A Winter Name for God

Today, for the first time in perhaps ever, I went to church.  I’ve always considered myself deeply entangled with spirituality, but rejected many aspects of Christianity that related to guilt, repentance, and denying yourself indulgences and pleasures.  As a self-identified Maenad, I find that I am at my spiritual peak when experiencing life to it’s fullest.  It never made sense to me that we should be born into this world for the purpose of being sorry.

The church I went to was a Unitarian Universalist church.  To quote their official website, “Unitarian Universalism is a theologically diverse religion that encourages people to seek their own spiritual path.”

As a God-believing universe-praying spell-casting pantheist witch, I felt right at home!  Their messages spoke directly to my core being, expanding upon values of loving your neighbor, loving yourself, allowing yourself to experience life’s gifts, and giving back to your community.  The sermon included a frank discussion about ending white supremacy, and honestly, my favorite phrase – “Eat those apples!  Bake an apple pie!”.

The sermon also included a full recitation of this incredible poem, nodding it’s head to the specific pleasure-moments of life, and welcoming back the reign of spring.  I was so touched by this writing I felt the need to share it with all of you now, on this little blog, that has more to do with fashion than with faith.  Without further adieu:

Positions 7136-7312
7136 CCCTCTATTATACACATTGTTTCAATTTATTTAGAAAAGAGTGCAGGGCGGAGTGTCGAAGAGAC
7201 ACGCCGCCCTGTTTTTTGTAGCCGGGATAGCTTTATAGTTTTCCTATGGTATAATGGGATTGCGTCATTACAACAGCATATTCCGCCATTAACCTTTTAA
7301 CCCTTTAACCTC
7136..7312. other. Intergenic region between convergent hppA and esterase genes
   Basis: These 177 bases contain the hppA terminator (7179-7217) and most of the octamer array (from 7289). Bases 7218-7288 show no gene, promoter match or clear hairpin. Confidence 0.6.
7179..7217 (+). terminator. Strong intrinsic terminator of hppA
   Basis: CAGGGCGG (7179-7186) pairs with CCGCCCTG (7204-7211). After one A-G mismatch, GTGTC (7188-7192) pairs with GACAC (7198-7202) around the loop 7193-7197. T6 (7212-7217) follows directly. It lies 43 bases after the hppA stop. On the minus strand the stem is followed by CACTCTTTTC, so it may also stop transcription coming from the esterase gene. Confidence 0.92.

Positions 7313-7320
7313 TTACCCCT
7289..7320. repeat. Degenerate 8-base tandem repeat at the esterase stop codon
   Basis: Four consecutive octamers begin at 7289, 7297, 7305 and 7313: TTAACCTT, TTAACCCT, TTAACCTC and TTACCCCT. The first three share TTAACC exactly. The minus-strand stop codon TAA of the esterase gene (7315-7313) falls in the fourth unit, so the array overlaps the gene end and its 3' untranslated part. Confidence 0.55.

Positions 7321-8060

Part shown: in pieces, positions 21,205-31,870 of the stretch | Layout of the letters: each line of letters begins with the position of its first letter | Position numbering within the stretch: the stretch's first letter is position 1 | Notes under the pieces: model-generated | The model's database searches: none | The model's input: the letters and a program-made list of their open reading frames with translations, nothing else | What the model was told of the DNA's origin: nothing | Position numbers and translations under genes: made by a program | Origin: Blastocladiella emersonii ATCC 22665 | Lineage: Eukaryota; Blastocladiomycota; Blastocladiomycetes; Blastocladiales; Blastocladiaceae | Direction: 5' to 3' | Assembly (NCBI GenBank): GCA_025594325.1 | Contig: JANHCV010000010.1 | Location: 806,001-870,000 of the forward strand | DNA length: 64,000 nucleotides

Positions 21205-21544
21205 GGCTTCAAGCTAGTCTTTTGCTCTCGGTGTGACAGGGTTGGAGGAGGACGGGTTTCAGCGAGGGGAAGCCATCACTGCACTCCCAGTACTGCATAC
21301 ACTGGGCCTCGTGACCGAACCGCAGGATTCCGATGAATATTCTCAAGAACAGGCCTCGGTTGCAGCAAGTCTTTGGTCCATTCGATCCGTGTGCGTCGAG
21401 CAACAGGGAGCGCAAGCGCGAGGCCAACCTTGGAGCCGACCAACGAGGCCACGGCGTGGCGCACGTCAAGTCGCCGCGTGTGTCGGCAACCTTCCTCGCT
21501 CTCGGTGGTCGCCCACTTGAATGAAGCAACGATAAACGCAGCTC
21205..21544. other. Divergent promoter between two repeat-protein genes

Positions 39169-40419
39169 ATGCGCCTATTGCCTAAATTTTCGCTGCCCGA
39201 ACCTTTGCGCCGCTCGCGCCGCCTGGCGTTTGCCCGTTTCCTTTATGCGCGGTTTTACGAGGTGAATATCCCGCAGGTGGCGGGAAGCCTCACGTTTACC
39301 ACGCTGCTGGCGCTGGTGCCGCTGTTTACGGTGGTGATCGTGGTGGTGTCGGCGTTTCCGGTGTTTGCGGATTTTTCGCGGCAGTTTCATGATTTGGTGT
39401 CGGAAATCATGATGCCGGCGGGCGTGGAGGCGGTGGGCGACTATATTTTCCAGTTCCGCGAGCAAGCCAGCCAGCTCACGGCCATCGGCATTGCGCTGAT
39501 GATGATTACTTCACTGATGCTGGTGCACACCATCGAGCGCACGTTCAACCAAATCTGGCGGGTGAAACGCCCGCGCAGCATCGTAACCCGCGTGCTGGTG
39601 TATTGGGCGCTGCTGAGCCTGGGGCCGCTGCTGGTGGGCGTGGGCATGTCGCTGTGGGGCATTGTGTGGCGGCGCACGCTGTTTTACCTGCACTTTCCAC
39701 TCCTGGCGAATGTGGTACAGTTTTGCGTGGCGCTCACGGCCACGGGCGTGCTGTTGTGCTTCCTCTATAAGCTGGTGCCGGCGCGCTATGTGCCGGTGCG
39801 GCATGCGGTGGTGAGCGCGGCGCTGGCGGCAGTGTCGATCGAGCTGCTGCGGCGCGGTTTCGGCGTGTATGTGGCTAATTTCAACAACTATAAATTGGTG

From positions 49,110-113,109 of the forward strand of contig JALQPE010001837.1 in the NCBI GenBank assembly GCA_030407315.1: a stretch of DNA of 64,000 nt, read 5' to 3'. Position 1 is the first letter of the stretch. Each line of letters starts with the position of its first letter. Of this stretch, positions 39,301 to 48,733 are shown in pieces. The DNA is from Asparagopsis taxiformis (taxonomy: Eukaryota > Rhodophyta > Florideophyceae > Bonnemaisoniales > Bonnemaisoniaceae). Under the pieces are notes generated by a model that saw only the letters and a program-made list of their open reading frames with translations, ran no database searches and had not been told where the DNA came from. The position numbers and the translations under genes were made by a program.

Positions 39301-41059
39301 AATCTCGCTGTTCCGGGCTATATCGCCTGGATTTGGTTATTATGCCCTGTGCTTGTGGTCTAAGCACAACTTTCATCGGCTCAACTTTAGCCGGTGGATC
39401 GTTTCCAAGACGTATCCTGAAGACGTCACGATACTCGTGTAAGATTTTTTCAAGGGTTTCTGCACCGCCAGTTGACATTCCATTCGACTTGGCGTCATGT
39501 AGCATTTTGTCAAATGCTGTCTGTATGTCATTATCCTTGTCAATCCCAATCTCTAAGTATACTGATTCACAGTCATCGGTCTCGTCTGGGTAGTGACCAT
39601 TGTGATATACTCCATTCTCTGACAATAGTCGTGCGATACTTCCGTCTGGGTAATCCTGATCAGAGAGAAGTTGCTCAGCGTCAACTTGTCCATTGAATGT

Try To Praise the Mutilated World

Try to praise the mutilated world.
Remember June’s long days,
and wild strawberries, drops of rosé wine.
The nettles that methodically overgrow
the abandoned homesteads of exiles.
You must praise the mutilated world.
You watched the stylish yachts and ships;
one of them had a long trip ahead of it,
while salty oblivion awaited others.
You’ve seen the refugees going nowhere,
you’ve heard the executioners sing joyfully.
You should praise the mutilated world.
Remember the moments when we were together
in a white room and the curtain fluttered.
Return in thought to the concert where music flared.
You gathered acorns in the park in autumn
and leaves eddied over the earth’s scars.
Praise the mutilated world
and the gray feather a thrush lost,
and the gentle light that strays and vanishes
and returns.
I don’t know what exists out there, beyond the horizon.  Perhaps it’s a great God, perhaps it’s a slow beat of energy guiding us all along our paths, and perhaps it’s nothing but particles and dark matter and stardust.  But I do know that in my bones, when I am alive, I feel the universal love of the world humming in my ears.  I am guided not by a religion, but by my willingness to be kind and generous to others, and find pleasure in this life.
I wish you all a bountiful summer filled with wild strawberries, and drops of rosé wine.